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Publication numberUS5788016 A
Publication typeGrant
Application numberUS 08/682,856
Publication dateAug 4, 1998
Filing dateJul 12, 1996
Priority dateJul 14, 1995
Fee statusLapsed
Also published asDE19525723A1
Publication number08682856, 682856, US 5788016 A, US 5788016A, US-A-5788016, US5788016 A, US5788016A
InventorsFrank Soulas, Guy Cartier, Jurgen Roth
Original AssigneeLinde Aktiengesellschaft
Export CitationBiBTeX, EndNote, RefMan
External Links: USPTO, USPTO Assignment, Espacenet
Lifting frame for an industrial truck
US 5788016 A
Abstract
A lifting carriage for use on an industrial truck is connected to a lifting frame which moves vertically along a lift mast. The lifting carriage includes a rotatable guide roller arrangement for adjusting the position of the lifting carriage. The guide roller arrangement includes a first pair of horizontally spaced guide rollers and a second pair of horizontally spaced guide rollers which are vertically spaced from the first pair of horizontally spaced guide rollers. The position of guide rollers of the first pair of guide rollers is not movable relative to the lifting carriage and the position of the guide rollers of the second pair of guide rollers is movable relative to the lifting carriage in a direction having a horizontal component.
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Claims(18)
We claim:
1. A lifting carriage for an industrial truck having a lift mast, said lifting carriage adapted to be connected to a lifting frame for vertical movement along a lift mast, adjustment means mounted on said lifting carriage for adjusting the position of said lifting carriage relative to a horizontal plane, said adjustment means including a first pair of horizontally spaced guide rollers and a second pair of horizontally spaced guide rollers vertically spaced from said first pair of horizontally spaced guide rollers, wherein the position of said guide rollers of said first pair of guide rollers is not movable relative to said lifting carriage and the position of said guide rollers of said second pair of guide rollers is movable relative to said lifting carriage in a direction having a horizontal component of motion relative to said lifting carriage.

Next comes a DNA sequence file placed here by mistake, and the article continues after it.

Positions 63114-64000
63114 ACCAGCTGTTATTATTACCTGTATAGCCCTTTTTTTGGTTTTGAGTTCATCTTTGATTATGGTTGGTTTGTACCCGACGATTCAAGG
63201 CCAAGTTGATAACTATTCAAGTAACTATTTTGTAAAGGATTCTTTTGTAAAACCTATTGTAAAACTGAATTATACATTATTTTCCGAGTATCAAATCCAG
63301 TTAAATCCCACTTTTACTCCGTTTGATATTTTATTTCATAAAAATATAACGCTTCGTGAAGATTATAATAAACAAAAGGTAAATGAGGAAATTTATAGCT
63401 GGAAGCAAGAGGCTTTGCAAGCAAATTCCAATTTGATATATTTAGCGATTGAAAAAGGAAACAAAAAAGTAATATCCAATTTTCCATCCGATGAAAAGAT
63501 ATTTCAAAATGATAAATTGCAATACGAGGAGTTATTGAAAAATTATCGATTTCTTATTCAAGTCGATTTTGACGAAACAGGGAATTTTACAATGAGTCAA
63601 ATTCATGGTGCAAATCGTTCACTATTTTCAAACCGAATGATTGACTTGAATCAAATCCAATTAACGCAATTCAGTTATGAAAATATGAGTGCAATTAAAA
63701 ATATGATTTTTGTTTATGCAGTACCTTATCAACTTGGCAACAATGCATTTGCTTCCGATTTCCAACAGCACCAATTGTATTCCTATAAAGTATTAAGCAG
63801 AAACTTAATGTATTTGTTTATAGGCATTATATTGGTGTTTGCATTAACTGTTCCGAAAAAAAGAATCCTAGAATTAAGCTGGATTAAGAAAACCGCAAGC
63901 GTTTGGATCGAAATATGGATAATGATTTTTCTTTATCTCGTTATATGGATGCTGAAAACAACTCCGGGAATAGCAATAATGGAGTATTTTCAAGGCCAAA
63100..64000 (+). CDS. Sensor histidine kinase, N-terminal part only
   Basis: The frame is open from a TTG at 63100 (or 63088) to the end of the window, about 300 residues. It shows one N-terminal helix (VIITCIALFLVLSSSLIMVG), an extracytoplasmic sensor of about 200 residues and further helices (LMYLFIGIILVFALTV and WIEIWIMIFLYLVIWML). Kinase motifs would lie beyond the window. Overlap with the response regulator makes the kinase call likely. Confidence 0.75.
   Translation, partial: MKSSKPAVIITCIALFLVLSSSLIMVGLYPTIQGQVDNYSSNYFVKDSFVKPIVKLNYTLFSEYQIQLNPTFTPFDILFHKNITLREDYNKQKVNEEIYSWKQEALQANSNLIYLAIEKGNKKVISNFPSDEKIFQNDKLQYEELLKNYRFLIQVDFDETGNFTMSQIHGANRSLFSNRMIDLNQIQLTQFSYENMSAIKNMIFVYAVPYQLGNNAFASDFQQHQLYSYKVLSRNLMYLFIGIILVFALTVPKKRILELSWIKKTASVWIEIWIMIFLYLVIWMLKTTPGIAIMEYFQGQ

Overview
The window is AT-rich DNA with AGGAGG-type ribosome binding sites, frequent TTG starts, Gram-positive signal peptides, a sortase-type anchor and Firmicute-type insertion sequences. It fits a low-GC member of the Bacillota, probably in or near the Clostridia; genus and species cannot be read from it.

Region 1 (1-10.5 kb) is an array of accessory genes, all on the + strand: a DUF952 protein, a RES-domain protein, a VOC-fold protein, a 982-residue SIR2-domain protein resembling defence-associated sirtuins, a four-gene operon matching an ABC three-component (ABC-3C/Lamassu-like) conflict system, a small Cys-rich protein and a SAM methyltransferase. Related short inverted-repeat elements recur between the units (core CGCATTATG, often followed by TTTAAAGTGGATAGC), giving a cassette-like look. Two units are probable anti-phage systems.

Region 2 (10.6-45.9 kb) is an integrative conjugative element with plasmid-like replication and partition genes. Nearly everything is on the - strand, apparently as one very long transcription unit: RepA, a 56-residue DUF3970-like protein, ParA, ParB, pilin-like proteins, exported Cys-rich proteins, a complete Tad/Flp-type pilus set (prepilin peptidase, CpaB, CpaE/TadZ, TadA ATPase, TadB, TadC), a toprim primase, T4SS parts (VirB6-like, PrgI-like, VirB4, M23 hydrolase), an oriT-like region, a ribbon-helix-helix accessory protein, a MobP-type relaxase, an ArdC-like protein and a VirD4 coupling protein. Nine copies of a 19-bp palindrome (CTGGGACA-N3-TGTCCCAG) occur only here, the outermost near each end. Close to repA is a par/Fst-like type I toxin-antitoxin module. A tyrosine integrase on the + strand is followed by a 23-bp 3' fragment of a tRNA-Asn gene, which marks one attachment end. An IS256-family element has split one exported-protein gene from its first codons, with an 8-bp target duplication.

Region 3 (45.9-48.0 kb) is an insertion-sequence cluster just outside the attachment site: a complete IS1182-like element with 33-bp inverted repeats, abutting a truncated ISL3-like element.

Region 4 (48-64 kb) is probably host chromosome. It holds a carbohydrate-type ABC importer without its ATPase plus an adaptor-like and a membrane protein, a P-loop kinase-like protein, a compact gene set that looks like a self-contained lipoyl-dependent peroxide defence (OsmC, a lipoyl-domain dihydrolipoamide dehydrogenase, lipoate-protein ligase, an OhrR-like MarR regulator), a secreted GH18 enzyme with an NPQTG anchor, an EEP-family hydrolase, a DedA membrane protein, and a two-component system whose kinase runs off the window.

2. A lifting carriage as set forth in claim 1, including an axle body rotatably mounted on said lifting carriage for rotation around an axis of rotation wherein said guide rollers of said first pair of guide rollers are rotatably mounted on said axle body for rotation around an axis of rotation, wherein the axis of rotation of said axle body and the axis of rotation of said guide rollers rotatably mounted on said axle body are substantially parallel to one another and are spaced from one another.
3. A lifting carriage as set forth in claim 2, including a rotation device mounted on said lifting carriage for rotating said axle body around its axis of rotation and means for connecting said rotation device to said lifting carriage and to said axle body.
4. A lifting carriage as set forth in claim 2, including a crank pin spaced from the axis of rotation of said axle body and means for connecting said crank pin to said axle body.
5. A lifting carriage as set forth in claim 3, including a crank pin spaced from the axis of rotation of said axle body and means for connecting said crank pin to said axle body.
6. A lifting carriage as set forth in claim 3, wherein said rotation device includes linear actuator means for rotating said axle body about said axis of rotation of said axle body.
7. A lifting carriage as set forth in claim 4, wherein said rotation device includes linear actuator means for rotating said axle body about said axis of rotation of said axle body and means for connecting said linear actuator means to said crank pin.
8. A lifting carriage as set forth in claim 6, wherein said linear actuator means is a hydraulic cylinder having a housing with an end pivotally connected to said lifting carriage and a piston rod having a distal end extending out of said housing and pivotally connected to said axle body.
9. A lifting carriage as set forth in claim 7, wherein said linear actuator means is a hydraulic cylinder having a housing with an end pivotally connected to said lifting carriage and a piston rod having a distal end extending out of said housing and pivotally connected to said axle body.
10. A lifting carriage as set forth in claim 7, wherein said linear actuator is a dual-action hydraulic cylinder.
11. A lifting carriage as set forth in claim 8, wherein said hydraulic cylinder is a dual-action hydraulic cylinder.
12. A lifting carriage as set forth in claim 2, wherein guide rollers mounted on said lifting carriage are adapted to connect said lifting carriage to a lifting frame.
13. A lifting carriage as set forth in claim 3, having spaced substantially parallel legs and at least one of said pairs of guide rollers and said axle body are rotatably mounted on said legs, and said rotation device is located between said spaced legs.
14. A lifting carriage as set forth in claim 2, wherein said axle body has a plurality of parts.